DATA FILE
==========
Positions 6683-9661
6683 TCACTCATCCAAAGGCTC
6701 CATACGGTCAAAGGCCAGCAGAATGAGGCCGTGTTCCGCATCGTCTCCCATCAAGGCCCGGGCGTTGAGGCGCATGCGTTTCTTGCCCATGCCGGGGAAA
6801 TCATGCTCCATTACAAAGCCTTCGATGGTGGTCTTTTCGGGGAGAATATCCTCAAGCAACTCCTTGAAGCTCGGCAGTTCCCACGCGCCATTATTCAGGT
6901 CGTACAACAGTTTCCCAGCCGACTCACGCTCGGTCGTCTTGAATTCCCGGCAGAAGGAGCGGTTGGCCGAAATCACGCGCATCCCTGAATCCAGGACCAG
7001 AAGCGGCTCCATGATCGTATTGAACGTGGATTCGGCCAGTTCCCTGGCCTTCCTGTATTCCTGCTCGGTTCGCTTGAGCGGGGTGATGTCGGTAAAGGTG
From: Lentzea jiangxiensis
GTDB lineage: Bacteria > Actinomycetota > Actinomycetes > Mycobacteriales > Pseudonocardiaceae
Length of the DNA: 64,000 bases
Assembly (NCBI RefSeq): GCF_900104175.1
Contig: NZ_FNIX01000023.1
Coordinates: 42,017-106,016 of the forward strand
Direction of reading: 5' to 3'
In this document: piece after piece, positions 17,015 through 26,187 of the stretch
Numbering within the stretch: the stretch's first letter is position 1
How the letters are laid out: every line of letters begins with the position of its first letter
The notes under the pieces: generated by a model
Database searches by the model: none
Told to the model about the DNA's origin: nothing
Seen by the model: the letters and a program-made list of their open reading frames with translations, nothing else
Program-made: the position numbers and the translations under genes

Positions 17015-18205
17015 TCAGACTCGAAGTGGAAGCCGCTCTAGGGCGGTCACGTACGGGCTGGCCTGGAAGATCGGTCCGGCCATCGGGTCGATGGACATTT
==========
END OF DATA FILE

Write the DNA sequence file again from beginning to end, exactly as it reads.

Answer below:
Positions 6683-9661
6683 TCACTCATCCAAAGGCTC
6701 CATACGGTCAAAGGCCAGCAGAATGAGGCCGTGTTCCGCATCGTCTCCCATCAAGGCCCGGGCGTTGAGGCGCATGCGTTTCTTGCCCATGCCGGGGAAA
6801 TCATGCTCCATTACAAAGCCTTCGATGGTGGTCTTTTCGGGGAGAATATCCTCAAGCAACTCCTTGAAGCTCGGCAGTTCCCACGCGCCATTATTCAGGT
6901 CGTACAACAGTTTCCCAGCCGACTCACGCTCGGTCGTCTTGAATTCCCGGCAGAAGGAGCGGTTGGCCGAAATCACGCGCATCCCTGAATCCAGGACCAG
7001 AAGCGGCTCCATGATCGTATTGAACGTGGATTCGGCCAGTTCCCTGGCCTTCCTGTATTCCTGCTCGGTTCGCTTGAGCGGGGTGATGTCGGTAAAGGTG
From: Lentzea jiangxiensis
GTDB lineage: Bacteria > Actinomycetota > Actinomycetes > Mycobacteriales > Pseudonocardiaceae
Length of the DNA: 64,000 bases
Assembly (NCBI RefSeq): GCF_900104175.1
Contig: NZ_FNIX01000023.1
Coordinates: 42,017-106,016 of the forward strand
Direction of reading: 5' to 3'
In this document: piece after piece, positions 17,015 through 26,187 of the stretch
Numbering within the stretch: the stretch's first letter is position 1
How the letters are laid out: every line of letters begins with the position of its first letter
The notes under the pieces: generated by a model
Database searches by the model: none
Told to the model about the DNA's origin: nothing
Seen by the model: the letters and a program-made list of their open reading frames with translations, nothing else
Program-made: the position numbers and the translations under genes

Positions 17015-18205
17015 TCAGACTCGAAGTGGAAGCCGCTCTAGGGCGGTCACGTACGGGCTGGCCTGGAAGATCGGTCCGGCCATCGGGTCGATGGACATTT